I like your freedom, too. I do not like the lack of freedom imposed by the American voting system, an archaic voting system which actually, on more than one occasion, keeps you from voting for your first choice.

Matthias wrote:Sure, it's unlikely that the person will be elected (otherwise they wouldn't be unlikely candidates!), but the fact that people are voting for them sends a message to whoever does get elected. It lets the people on Capitol Hill know the sorts of ideas people would like to see put into play, so maybe those ideas get adopted. Even if your favored runner doesn't win, you might still see some policies adopted that might not otherwise be considered if you hadn't voted the way you had.


A message that they will promptly ignore. Your last sentence demonstrates an optimism towards the government that on some level, I wished I possessed, yet on another, find highly naive. I do not mean this in any insulting form, but you mentioned yourself you do not follow politics. Rarely ever does any elected official recognize a polarized vote as a responsibility for the voters. Rather, they tend to see the fact that they won as a mandate that they should execute their preconceived plans exactly as initially constructed.
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Re: So who's voting for the Ronpaul in the primaries?

Postby Matthias » Mon Oct 15, 2007 6:58 am UTC

It's not optimism, it's pragmatism. The number one goal of any elected official is to get re-elected the following term, so it is in their best interest to adopt some of the policies of similar candidates, who might otherwise leech votes from them and enable the election of a rival.

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Re: So who's voting for the Ronpaul in the primaries?

Postby Gelsamel » Mon Oct 15, 2007 7:27 am UTC

I would if I was American.
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Re: So who's voting for the Ronpaul?

Postby Rysto » Mon Oct 15, 2007 7:36 am UTC

EvanED wrote:"Useless" is too kind. "Actively harmful" is more along the right line...

And putting the US back on the Gold Standard wouldn't qualify as actively harmful?

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Re: So who's voting for the Ronpaul in the primaries?

Postby MikeBabaguh » Mon Oct 15, 2007 7:51 am UTC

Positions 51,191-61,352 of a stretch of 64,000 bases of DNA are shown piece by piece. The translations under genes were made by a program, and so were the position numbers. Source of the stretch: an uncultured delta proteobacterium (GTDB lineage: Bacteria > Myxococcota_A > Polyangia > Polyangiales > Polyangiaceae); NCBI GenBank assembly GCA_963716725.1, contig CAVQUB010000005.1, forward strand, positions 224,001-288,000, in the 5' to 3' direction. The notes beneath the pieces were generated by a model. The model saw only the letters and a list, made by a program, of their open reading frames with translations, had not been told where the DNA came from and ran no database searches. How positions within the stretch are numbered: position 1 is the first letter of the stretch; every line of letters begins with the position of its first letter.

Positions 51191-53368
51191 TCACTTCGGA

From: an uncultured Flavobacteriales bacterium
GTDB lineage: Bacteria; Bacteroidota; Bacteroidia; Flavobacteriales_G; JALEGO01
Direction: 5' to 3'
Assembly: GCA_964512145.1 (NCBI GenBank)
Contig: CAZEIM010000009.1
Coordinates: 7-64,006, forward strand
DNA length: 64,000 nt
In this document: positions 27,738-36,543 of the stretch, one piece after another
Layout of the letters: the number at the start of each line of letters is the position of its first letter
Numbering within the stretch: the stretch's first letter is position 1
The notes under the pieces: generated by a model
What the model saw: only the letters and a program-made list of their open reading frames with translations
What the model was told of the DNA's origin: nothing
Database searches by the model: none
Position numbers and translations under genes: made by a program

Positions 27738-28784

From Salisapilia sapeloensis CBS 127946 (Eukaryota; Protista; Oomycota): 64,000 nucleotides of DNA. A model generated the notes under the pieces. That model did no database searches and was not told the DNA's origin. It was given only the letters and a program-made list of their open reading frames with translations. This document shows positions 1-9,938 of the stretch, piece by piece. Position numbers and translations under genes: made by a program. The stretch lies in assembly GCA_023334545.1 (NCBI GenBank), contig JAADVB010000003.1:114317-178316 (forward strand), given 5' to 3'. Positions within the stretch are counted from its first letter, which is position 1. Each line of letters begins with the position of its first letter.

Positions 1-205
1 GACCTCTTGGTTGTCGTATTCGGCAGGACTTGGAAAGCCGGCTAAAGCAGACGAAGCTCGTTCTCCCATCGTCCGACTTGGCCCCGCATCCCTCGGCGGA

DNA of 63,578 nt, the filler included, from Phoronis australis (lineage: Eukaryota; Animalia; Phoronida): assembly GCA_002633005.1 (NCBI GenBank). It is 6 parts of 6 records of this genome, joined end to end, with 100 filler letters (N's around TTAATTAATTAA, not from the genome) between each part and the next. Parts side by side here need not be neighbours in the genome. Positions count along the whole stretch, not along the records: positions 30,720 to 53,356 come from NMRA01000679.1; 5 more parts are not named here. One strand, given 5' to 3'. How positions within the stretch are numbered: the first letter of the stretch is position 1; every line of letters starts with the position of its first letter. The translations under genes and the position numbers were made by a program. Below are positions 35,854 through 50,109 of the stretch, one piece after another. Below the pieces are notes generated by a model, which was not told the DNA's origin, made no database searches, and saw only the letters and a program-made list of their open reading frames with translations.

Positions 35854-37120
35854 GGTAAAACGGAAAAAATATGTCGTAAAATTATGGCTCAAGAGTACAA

I suppose if I had to vote Republican and really, really wanted the war to end, I'd vote for him. Afterwards I'd regret it when I realized that he was removing what little governmental regulation of corporations we had left.

I'm voting for Edwards. He's squeaky clean ($400 haircut is the worst of his evilness) and has some great ideas.
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Re: So who's voting for the Ronpaul in the primaries?

Postby Axman » Mon Oct 15, 2007 8:19 am UTC

Huh. No option for "My district is gerrymandered and my right to vote in the primaries has been unconstitutionally revoked."

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Re: So who's voting for the Ronpaul in the primaries?

Postby Gelsamel » Mon Oct 15, 2007 8:46 am UTC

Axman wrote:Huh. No option for "My district is gerrymandered and my right to vote in the primaries has been unconstitutionally revoked."


Explanation for the Non-American please :3.

Edit: I know what constitutional rights are.. just not the first part, and how that can actually happen.
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Re: So who's voting for the Ronpaul in the primaries?

Postby Solt » Mon Oct 15, 2007 9:26 am UTC

Gelsamel wrote:
Axman wrote:Huh. No option for "My district is gerrymandered and my right to vote in the primaries has been unconstitutionally revoked."


Explanation for the Non-American please :3.

Edit: I know what constitutional rights are.. just not the first part, and how that can actually happen.


Gerrymandering refers to the redrawing of district lines to make sure that x district will always elect a member of y party. Redrawing districts is a good practice to keep up with changing population distributions (for example, to make sure one district doesn't contain 1,000 people while the one next door contains 2 million or something ridiculous like that which can result from moving populations). However, the political party in power often uses the opportunity to their advantage by, for example, drawing a district to include a lot of rich neighborhoods (republican) and just enough poor neighborhoods (democrat) to reduce democratic power in another district but make their vote essentially useless in the given district.

Edit: I would like to vote Republican but when every single candidate denies, point blank, that evolution did not happen and that they believe in the creation story despite the scientific evidence, it makes me severely question their capability to make correct decisions. Unless they are exceptional candidates otherwise, I won't vote for a religious Republican. I do like the Ronpaul though, if he adopted a few slightly more mainstream views.
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Re: So who's voting for the Ronpaul in the primaries?

Postby Axman » Mon Oct 15, 2007 9:39 am UTC

Gerrymandering is an American term for the one electoral process that precedes any republic: fucking with the vote.

Wikipedia wrote:"Gerrymander" is used both as a verb meaning "to divide into political units to give special advantages to one group" as well as a noun describing the resulting electoral geography. Elbridge Gerry's actual name is pronounced with an initial /g/ (a hard G), but the "jerry" pronunciation is now the normal pronunciation.[3]